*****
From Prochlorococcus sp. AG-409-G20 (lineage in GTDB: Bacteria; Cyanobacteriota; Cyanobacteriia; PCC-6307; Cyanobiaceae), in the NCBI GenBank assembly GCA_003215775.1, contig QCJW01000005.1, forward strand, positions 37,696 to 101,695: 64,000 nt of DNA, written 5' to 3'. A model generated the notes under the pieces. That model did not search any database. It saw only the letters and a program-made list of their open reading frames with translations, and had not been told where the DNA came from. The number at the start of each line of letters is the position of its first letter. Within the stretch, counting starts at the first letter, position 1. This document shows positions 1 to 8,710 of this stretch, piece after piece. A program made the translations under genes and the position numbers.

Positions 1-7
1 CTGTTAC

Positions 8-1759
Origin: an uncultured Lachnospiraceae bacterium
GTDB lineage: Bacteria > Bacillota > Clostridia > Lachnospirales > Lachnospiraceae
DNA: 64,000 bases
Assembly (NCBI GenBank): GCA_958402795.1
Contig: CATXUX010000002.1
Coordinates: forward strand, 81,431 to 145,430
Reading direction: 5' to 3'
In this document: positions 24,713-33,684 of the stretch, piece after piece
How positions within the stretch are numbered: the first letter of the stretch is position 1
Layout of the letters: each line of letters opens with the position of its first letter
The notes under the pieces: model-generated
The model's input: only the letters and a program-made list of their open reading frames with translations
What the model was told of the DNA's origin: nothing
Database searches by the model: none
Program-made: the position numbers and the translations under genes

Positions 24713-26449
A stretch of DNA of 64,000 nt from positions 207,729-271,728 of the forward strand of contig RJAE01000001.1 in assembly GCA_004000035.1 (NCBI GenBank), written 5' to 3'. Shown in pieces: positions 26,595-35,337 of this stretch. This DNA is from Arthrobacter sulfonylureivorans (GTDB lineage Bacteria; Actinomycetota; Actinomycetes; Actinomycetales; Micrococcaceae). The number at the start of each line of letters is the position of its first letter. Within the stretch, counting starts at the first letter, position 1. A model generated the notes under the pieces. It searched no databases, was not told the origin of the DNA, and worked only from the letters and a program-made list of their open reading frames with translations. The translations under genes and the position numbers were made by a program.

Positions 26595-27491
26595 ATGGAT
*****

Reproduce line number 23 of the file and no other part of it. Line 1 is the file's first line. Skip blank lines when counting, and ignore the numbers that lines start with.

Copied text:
26595 ATGGAT